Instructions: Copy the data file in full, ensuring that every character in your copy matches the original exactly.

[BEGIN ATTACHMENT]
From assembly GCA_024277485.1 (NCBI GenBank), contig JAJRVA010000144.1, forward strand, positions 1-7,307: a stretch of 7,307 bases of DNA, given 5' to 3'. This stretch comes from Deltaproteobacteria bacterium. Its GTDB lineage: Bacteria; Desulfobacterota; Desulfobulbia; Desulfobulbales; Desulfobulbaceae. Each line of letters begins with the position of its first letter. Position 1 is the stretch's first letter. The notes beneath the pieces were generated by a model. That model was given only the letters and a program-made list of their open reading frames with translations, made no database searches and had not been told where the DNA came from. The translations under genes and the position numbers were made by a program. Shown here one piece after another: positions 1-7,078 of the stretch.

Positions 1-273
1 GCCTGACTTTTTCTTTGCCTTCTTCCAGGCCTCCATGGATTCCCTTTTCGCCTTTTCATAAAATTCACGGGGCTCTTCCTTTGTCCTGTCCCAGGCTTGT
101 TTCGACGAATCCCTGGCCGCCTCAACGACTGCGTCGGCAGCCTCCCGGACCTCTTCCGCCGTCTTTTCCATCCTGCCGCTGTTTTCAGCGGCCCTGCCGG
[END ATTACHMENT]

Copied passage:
From assembly GCA_024277485.1 (NCBI GenBank), contig JAJRVA010000144.1, forward strand, positions 1-7,307: a stretch of 7,307 bases of DNA, given 5' to 3'. This stretch comes from Deltaproteobacteria bacterium. Its GTDB lineage: Bacteria; Desulfobacterota; Desulfobulbia; Desulfobulbales; Desulfobulbaceae. Each line of letters begins with the position of its first letter. Position 1 is the stretch's first letter. The notes beneath the pieces were generated by a model. That model was given only the letters and a program-made list of their open reading frames with translations, made no database searches and had not been told where the DNA came from. The translations under genes and the position numbers were made by a program. Shown here one piece after another: positions 1-7,078 of the stretch.

Positions 1-273
1 GCCTGACTTTTTCTTTGCCTTCTTCCAGGCCTCCATGGATTCCCTTTTCGCCTTTTCATAAAATTCACGGGGCTCTTCCTTTGTCCTGTCCCAGGCTTGT
101 TTCGACGAATCCCTGGCCGCCTCAACGACTGCGTCGGCAGCCTCCCGGACCTCTTCCGCCGTCTTTTCCATCCTGCCGCTGTTTTCAGCGGCCCTGCCGG